United States: NLRB General Counsel's Recent Report On Work Rules Tracks Areas To Watch

Katherine Marques is an Associate in the New York office.

Employers of Union and Non-Union Work Forces Need to Be Aware of Employees' Protected Rights


  • The NLRB General Counsel has a continued interest in investigating charges of unfair labor practice violations and bringing complaints for employer handbook content.
  • A work rule or handbook policy that has a chilling effect on employees' Section 7 activity may violate Section 8(a)(1) of the NLRA.
  • While the report's stated purpose is to provide clarity, its actual examples often demonstrate just how challenging it is to differentiate between a lawful policy and an unlawful one concerning the same subjects – especially because the General Counsel's consideration of the policy's "context" apparently leads to different outcomes for comparable provisions.

For the last several years, the National Labor Relations Board (NLRB or the "Board") has engaged in a well-publicized expansion of scrutiny for employer work rules and has liberally identified those rules that it believes unlawfully "chill" employee rights under the National Labor Relations Act (NLRA or the "Act"). The NLRB General Counsel has issued a report synthesizing recent NLRB treatment and enforcement actions for employer rules and handbook provisions in a professed effort to assist employers to conform their policies to the NLRB's standards.

The report, released on March 18, 2015, highlights common work rules that employers – of both union and non-union work forces – should recognize as potentially implicating areas protected by the Board and General Counsel. It underscores the General Counsel's continued interest in investigating charges of unfair labor practice violations and bringing complaints for employer handbook content. The report covers the following rule topics:

  • confidentiality provisions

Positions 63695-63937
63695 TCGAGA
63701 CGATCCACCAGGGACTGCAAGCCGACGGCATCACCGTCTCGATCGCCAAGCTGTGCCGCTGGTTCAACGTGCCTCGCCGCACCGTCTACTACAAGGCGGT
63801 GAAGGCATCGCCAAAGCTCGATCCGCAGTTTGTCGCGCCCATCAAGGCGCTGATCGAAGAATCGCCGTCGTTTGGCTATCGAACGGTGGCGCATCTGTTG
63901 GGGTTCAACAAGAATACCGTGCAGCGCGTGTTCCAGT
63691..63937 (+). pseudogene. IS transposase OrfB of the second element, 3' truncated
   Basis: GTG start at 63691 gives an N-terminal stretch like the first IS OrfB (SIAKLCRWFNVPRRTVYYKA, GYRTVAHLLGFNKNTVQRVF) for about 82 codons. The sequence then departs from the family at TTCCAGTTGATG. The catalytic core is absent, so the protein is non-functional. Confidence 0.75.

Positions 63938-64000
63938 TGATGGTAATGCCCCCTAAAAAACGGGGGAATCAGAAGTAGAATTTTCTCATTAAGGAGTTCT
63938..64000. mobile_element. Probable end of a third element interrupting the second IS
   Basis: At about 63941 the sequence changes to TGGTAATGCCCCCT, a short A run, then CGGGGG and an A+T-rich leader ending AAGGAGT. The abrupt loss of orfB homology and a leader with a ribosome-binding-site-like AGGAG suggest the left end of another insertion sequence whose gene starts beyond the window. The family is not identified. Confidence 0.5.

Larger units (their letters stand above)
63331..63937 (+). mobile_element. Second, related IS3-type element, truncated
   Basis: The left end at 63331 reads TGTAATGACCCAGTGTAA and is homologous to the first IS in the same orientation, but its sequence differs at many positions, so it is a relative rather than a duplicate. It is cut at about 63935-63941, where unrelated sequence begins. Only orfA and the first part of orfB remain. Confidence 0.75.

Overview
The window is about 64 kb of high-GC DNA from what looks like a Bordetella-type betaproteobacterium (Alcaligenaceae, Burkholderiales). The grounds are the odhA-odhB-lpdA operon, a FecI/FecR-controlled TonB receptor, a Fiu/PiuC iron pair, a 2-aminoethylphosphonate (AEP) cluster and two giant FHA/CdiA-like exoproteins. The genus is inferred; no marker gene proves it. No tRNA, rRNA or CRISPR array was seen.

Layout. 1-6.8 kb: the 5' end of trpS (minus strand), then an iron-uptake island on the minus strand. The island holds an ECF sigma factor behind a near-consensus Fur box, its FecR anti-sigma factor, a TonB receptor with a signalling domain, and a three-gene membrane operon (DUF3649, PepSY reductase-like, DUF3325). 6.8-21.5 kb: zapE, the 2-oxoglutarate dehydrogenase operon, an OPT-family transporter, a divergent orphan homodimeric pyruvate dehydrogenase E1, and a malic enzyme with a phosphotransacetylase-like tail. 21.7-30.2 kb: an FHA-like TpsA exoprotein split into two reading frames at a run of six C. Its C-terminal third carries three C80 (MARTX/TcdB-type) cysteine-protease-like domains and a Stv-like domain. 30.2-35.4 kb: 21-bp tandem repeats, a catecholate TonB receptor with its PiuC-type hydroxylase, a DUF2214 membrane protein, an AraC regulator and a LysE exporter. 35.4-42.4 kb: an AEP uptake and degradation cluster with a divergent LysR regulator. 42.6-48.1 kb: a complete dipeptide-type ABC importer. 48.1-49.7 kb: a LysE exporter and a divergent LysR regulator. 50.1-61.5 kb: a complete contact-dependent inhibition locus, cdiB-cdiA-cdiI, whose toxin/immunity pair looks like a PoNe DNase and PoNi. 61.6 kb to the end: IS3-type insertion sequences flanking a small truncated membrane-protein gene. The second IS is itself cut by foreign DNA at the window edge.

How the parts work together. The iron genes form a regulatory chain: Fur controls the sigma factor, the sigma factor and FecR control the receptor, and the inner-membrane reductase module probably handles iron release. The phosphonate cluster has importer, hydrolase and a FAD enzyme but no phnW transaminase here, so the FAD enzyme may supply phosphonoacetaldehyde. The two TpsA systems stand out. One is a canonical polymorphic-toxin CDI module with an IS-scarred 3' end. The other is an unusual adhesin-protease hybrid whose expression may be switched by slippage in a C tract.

• professionalism and misconduct
  • anti-harassment
  • trademark usage
  • photography/recording in the workplace
  • media contact

It also provides an example of a recently settled unfair labor practice charge against Wendy's International LLC and Wendy's modified rules, which the General Counsel has given a green light.

Section 7 of the NLRA: A "Potential" Chilling Effect Is Unlawful

The Board's activity in this area is based on its protection of the rights afforded to all workers, whether union members or not, under Section 7 of the NLRA, which grants employees the right to engage in "concerted activities for the purpose of collective bargaining or other mutual aid or protection." A work rule or handbook policy that has a chilling effect on employees' Section 7 activity may violate Section 8(a)(1) of the Act. Yet, under the applicable case law, a rule need not on its face restrict such activity. A rule will be found unlawful if any of the following criteria are met:

  1. Employees would reasonably construe the rule's language to prohibit Section 7 activity.
  2. The rule was made in response to union or other Section 7 activity.
  3. The rule was actually applied to restrict the free exercise of Section 7 rights.

Most of the unlawful terms identified in the General Counsel report were deemed unlawful under the first prong because they were interpreted to have a potential chilling effect.

Naturally, it is difficult for an employer to divine consistently where the Board or the General Counsel will find a rule to have a sufficient potential chilling effect that justifies an unfair labor practice finding. While the report's stated purpose is to provide clarity on these points, its actual examples often demonstrate just how challenging it is to differentiate between a lawful policy and an unlawful one concerning the same subjects – especially because the General Counsel's consideration of the policy's "context" apparently leads to different outcomes for comparable provisions.